With reference again to FIGURES 1, 2, 4, and 9, the stationary blade 21 carries a plurality of mounting screws 55; and a plurality of spacer washers 56 are provided, one for each of the screws 55. The washers 56 are interposed between the stationary blade 21 and the bottom or trough 57 of the channel 23. The channel 23 is secured to the stationary blade 21 by means of respective lock nuts 58, which engage the mounting screws 55. The spacer washers 56 have a slightly greater thickness than the corresponding thickness of the movable blade 22; and the movable blade 22 has a plurality of longitudinal guide slots 59 formed therein, as shown more particularly in FIGURE 9. Consequently, the movable blade 22 is guided for limited reciprocation with respect to the stationary blade 21. Preferably, the movable blade 22 is formed from carbon spring steel and is cadmium plated all over, while the stationary blade 21, which is also formed from carbon spring steel, is provided with a hard-finished chromium plate all over. The channel 23 is formed from cold rolled steel and is cadmium-plated. Moreover, the underside of the channel 23, as well as the top surface of the stationary blade 21, and both surfaces of the movable blade 22, are provided with a dry lubricant, preferably of the type which is applied in the form of a spray. Consequently, the blade assembly 13 is corrosion-resistant, while reducing friction, to insure a free and easy reciprocation of the movable blade 22. Preferably, an oil-based lubricant should be avoided, inasmuch as soil particles and grit will adhere to the oil, thus detracting from the free and easy reciprocation of the movable blade 22.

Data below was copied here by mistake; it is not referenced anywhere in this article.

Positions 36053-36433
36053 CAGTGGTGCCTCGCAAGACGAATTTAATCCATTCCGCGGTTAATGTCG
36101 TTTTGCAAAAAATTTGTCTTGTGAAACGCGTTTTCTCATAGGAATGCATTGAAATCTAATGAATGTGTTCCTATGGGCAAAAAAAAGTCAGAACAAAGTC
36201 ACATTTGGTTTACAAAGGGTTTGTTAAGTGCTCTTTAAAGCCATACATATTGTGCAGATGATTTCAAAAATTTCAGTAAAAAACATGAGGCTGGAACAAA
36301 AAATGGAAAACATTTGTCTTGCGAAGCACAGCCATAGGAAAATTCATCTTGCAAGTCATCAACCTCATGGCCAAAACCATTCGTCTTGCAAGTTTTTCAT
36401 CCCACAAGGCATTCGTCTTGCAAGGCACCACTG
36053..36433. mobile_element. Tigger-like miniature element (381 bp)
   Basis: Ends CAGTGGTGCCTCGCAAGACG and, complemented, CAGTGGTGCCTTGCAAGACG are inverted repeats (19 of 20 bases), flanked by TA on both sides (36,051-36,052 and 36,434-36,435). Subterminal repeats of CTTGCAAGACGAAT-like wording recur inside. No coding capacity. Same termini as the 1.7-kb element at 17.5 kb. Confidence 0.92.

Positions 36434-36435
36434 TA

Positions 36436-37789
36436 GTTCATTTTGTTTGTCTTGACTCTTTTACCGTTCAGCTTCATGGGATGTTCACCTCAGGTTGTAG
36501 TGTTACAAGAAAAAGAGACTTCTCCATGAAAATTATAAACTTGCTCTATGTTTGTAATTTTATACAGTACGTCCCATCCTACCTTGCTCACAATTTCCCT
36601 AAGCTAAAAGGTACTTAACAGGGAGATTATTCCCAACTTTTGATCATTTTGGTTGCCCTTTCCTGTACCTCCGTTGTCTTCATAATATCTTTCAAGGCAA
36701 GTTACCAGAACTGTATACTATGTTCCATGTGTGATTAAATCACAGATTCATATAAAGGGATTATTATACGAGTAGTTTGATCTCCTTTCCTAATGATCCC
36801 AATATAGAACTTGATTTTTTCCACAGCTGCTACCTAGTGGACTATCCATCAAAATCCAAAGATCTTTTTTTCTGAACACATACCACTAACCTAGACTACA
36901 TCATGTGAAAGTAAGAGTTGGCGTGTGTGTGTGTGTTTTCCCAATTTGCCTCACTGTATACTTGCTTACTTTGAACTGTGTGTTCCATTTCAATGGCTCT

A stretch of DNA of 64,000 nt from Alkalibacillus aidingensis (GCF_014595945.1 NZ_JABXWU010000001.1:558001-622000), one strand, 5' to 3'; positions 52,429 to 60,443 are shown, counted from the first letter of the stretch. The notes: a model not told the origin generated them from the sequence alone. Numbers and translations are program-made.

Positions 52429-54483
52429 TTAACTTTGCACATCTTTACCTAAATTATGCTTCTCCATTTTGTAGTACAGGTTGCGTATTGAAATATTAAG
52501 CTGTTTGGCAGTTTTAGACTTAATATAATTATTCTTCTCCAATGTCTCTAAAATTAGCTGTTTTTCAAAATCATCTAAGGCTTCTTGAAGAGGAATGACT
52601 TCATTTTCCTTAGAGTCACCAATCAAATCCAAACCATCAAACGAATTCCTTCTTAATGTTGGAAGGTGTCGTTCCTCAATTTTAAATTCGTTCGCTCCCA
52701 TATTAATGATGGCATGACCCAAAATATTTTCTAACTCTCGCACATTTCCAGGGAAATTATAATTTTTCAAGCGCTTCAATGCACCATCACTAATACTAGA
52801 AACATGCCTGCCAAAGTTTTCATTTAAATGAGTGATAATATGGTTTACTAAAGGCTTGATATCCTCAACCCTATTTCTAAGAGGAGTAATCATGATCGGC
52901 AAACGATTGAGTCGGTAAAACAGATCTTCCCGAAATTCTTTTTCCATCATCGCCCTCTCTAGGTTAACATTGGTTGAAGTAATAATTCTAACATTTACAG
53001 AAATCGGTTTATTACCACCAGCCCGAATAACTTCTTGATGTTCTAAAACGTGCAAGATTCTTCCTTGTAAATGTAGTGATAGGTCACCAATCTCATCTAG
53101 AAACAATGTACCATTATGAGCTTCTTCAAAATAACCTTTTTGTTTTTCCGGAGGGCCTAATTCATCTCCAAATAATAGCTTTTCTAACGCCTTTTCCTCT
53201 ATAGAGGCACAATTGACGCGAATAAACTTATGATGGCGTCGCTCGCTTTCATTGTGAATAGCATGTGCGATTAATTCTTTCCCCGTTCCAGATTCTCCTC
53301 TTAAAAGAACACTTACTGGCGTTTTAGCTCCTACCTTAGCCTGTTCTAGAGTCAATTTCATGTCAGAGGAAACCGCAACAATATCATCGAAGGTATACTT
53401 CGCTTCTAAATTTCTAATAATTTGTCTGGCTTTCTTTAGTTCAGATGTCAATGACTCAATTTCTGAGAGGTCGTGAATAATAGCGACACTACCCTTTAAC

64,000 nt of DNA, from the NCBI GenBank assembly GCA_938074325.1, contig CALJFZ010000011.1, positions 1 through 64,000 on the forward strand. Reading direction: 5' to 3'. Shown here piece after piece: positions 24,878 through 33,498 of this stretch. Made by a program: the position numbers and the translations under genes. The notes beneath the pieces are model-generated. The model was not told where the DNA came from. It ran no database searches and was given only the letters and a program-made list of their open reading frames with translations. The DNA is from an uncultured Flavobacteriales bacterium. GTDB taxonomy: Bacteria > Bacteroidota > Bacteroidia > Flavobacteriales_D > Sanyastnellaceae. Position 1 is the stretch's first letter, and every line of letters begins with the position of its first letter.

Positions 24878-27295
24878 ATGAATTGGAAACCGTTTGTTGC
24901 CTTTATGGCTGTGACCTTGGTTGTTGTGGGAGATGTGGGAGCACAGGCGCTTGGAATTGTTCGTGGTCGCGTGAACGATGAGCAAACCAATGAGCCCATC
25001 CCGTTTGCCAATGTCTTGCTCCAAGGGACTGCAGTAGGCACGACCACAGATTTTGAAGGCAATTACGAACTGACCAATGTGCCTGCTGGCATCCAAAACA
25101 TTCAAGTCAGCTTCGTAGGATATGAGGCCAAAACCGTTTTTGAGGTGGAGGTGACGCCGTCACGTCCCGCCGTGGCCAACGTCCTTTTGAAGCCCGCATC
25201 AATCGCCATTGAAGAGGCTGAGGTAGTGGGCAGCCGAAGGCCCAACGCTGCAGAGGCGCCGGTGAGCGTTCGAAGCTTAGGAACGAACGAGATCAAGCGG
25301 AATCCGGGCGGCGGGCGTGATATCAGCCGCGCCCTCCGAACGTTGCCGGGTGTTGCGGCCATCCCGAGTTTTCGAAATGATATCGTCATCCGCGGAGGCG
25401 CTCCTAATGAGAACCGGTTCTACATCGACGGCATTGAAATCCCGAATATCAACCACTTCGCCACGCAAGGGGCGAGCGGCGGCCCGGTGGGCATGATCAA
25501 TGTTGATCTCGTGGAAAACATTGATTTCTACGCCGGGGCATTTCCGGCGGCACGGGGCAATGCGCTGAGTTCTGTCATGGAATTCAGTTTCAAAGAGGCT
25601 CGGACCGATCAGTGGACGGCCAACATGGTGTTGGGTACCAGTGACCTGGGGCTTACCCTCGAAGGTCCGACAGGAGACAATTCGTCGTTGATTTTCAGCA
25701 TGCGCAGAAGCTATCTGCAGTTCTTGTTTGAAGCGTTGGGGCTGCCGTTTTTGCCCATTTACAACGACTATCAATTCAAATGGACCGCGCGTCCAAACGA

With reference again to FIGURES 4, 6 and 11, the upper bridge portion 24 of the motor housing 11 has a pair of substantially U-shaped recesses 60 formed therein, one on each side of the bearing boss 25. A suitable insulated brushholder 61 is received within each of the respective recesses 60, and each of the brushholders 61 has a metallic insert 61a received therein. The brushholders 61 are retained in recesses 60 by means of clamp tabs 62, which are secured to the bridge portion 24 by means of screws 63. A high-conductivity electrical brush 64 is slidably guided within each of the brushholders 61. The brushes 64 are formed from a silver-graphite or other suitable composition. The brushes 64 are urged inwardly of the motor housing 11 by means of springs 65 so as to engage a commutator 66 carried by the armature shaft 30. Moreover, a washer 66a is interposed between the commutator 66 and the bearing 26.